Provides eager loading of Action View templates.
This optimization aims to improve cold render times and to allow more memory to be shared via CoW on forking web servers.
For more information see:
- Aaron Patterson's RailsConf 2019 Keynote
- John Hawthorn's "Parsing and Rewriting Ruby Templates" (slides)
Should I use this?
You probably don't need to.
This gem provides a place to test out an optimization we hope to eventually include in Rails where everyone can gain this benefit without any additional work or configuration
That said, it shows promising results today
The most likely downside of using this is that if this mispredicts render calls it will waste a little memory (somewhat ironically, since one goal is to save memory).
How it works
The main challenge in precompiling these templates is determining the locals they're going to be passed. Without the initialization, local vars look the same as method calls, so we need to compile separate copies for each different set of local variable passed in.
We determine the locals passed to each template by parsing all templates looking for render calls and extracting the local keys passed to that.
Right now this assumes every template with the same
virtual_path takes the same locals (there may be smarter options, we just aren't doing them).
A curse/blessing/actually still a curse of this approach is that mis-predicting render calls doesn't cause any issues, it just wastes RAM.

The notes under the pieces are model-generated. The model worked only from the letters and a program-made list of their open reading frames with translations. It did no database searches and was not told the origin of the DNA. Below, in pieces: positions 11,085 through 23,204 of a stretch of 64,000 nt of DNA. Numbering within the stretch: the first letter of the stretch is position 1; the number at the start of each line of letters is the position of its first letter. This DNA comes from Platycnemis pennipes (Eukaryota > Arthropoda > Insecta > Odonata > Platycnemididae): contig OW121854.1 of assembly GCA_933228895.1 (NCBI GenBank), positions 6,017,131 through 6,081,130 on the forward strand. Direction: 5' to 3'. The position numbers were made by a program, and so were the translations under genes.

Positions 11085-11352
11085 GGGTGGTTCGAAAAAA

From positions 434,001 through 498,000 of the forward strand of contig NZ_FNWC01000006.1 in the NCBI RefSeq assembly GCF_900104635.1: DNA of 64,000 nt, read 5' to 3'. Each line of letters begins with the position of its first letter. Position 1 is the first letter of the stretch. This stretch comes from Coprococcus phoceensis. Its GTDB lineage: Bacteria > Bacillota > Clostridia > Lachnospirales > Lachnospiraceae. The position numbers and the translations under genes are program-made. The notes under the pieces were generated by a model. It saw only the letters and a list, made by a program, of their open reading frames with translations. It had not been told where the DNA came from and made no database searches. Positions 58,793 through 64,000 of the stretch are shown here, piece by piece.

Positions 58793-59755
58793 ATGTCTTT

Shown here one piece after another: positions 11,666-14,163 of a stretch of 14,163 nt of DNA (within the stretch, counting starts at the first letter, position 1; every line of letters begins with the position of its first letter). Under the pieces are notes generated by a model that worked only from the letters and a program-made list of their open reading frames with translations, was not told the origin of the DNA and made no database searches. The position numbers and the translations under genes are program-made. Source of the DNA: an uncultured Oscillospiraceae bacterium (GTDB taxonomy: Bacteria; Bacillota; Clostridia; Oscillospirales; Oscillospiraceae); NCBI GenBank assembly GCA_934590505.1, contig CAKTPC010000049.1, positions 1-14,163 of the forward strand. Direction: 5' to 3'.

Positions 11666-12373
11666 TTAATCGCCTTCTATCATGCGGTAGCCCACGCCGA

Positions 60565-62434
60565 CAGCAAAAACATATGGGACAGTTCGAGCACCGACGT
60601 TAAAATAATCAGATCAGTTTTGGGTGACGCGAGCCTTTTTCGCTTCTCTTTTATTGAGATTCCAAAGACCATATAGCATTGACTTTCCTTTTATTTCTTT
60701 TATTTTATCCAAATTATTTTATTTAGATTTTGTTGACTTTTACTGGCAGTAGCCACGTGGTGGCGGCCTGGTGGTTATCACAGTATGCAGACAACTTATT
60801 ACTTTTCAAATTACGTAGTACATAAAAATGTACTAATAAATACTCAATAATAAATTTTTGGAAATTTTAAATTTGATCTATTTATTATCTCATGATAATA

Templates are half-compiled using standard Action View handlers, so this should work for erb/builder/haml/whatever.
Parsing is done using either Ruby 2.6's
RubyVM::AbstractSyntaxTree or JRuby's parser.
Add this line to your application's Gemfile:
And then execute:
$ bundle install
To precompile views on app boot, create an initializer to perform precompilation
# config/initializers/actionview_precompiler.rb ActionviewPrecompiler.precompile
It can also be run in verbose mode, which I use to tell which views it has detected. I usually run this in a console
- Support more
- Parse controllers/helpers for more renders
- Cache detected locals to avoid parsing cost
- Upstream more bits to Rails
After checking out the repo, run
bin/setup to install dependencies. Then, run
rake test to run the tests. You can also run
bin/console for an interactive prompt that will allow you to experiment.
To install this gem onto your local machine, run
bundle exec rake install. To release a new version, update the version number in
version.rb, and then run
bundle exec rake release, which will create a git tag for the version, push git commits and tags, and push the
.gem file to rubygems.org.
Bug reports and pull requests are welcome on GitHub at https://github.com/jhawthorn/actionview_precompiler. This project is intended to be a safe, welcoming space for collaboration, and contributors are expected to adhere to the Contributor Covenant code of conduct.
Code of Conduct
Everyone interacting in the ActionviewPrecompiler project’s codebases, issue trackers, chat rooms and mailing lists is expected to follow the code of conduct.